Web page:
Knife crime: Number of offences at nine-year high

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The number of crimes related to knives and other offensive weapons dealt with by the courts reached its highest level for nine years last year, figures show.

The Ministry of Justice says 21,484 offences were dealt with in England and Wales in 2018 – the highest number since 2009 (25,103).

Of all those convicted or cautioned last year, 21% were under 18.

The figures show 37% of all offences led to an immediate jail sentence.

In 2009, 23% of offences ended up with jail. Cautions and fines were twice as likely to be used, compared with 2018.

The proportion of offences which resulted in just a caution was 23% (5,817) in 2009 and 11% (2,410) in 2018.

Fines were issued in 4% (951) of these offences in 2009, compared with 2% (524) in 2018.

The MoJ said the average length of custodial sentences classed as “immediate” – therefore not including suspended sentences – was 8.1 months last year. That is the longest average term since comparable records began in 2008.

The annual figures have been published following a spate of fatal stabbings, including the killings of three 17-year-olds in less than a week earlier this month.

And it is a day after police have been promised an extra £100m by the government to help them tackle a knife crime in England and Wales.

The government has said offenders are now more likely to go to jail for knife or offensive weapons crimes.

Justice Minister Rory Stewart said: “Knife crime destroys lives and shatters communities, and this government is doing everything in its power to tackle its devastating consequences.

“Sentences for those carrying knives are getting tougher – they are more likely to be sent straight to prison – and for longer – than at any time in the last decade.”

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Media captionKnife crime: What’s it like to be stabbed?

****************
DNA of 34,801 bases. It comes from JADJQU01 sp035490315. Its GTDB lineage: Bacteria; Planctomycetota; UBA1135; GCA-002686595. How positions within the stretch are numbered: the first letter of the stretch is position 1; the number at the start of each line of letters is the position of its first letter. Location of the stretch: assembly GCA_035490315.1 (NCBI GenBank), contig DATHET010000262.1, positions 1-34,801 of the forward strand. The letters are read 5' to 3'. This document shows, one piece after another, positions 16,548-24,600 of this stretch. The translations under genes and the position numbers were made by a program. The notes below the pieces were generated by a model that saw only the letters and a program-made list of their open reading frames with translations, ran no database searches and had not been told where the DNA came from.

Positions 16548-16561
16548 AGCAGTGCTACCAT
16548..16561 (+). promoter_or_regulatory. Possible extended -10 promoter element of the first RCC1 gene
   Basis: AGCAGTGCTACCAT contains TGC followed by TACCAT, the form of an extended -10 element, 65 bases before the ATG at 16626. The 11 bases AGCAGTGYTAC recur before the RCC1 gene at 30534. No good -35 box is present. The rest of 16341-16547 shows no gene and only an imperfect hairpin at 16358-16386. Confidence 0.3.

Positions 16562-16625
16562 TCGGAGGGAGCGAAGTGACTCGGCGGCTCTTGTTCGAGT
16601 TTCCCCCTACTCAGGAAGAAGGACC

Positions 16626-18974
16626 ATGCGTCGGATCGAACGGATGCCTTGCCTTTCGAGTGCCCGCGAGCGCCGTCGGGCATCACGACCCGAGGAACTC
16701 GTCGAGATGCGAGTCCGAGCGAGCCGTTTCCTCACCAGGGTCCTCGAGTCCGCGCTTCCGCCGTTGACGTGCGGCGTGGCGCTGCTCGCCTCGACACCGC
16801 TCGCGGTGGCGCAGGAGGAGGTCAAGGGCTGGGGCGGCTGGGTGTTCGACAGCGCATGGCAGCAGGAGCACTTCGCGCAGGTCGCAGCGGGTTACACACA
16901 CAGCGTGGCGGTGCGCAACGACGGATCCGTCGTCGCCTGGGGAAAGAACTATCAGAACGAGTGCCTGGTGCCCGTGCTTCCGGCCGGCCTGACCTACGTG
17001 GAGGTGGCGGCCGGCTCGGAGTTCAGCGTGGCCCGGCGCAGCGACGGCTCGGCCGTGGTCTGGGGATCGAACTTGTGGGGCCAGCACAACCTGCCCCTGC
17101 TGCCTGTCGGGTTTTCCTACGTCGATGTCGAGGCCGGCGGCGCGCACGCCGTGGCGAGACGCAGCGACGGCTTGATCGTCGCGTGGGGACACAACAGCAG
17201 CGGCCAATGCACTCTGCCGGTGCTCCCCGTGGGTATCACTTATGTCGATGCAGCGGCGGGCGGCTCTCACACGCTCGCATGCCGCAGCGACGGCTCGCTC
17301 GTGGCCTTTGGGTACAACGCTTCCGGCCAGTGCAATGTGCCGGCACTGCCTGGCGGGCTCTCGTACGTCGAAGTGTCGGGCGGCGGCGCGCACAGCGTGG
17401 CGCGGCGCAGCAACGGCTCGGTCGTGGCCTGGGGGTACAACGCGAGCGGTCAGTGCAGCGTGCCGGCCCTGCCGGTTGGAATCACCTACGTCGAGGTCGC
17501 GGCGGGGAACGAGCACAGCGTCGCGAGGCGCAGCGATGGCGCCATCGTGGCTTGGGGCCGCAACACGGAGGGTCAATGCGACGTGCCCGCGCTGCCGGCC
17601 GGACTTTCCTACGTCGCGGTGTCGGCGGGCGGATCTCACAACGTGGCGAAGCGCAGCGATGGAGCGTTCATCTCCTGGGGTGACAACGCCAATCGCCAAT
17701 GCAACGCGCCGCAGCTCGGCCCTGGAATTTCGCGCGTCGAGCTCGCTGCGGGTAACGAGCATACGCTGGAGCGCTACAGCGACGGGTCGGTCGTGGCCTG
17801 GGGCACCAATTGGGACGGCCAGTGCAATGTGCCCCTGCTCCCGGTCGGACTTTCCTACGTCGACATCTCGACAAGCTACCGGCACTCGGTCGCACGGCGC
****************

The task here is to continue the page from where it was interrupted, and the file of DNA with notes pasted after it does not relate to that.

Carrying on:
Responding to the figures, Labour’s Shadow Home Secretary Diane Abbott said: “Surely the Tories don’t need any further evidence that not enough is being done to tackle knife crime?”

She called on the government to “stop talking” about its approach to fighting knife crime and said it should instead “properly” fund the police and youth services.

The MoJ figures – which cover not just knives, but other offensive weapons such as deliberately broken bottles, sharpened screwdrivers, knuckle dusters and corrosive liquids – only relate to England and Wales.

In Scotland, which has a separate legal system, the number of offences of handling offensive weapons recorded by Police Scotland between April and September 2017 was 4,060 – nearly double the figure measured for the same period four years earlier.

A separate report by the Scottish government last year said the proportion of convictions resulting in a custodial sentence had “generally fluctuated” between 30% and 40% between 2007-08 and 2016-17.

In Northern Ireland, the number of offences of handling offensive weapons recorded by Police Service Northern Ireland between February 2017 and February 2018 was 970 – a rise of 9% on the previous year’s figures.

A separate government report published last year said 20% of all convictions in Northern Ireland in 2017 that were related to possession of weapons resulted in imprisonment.

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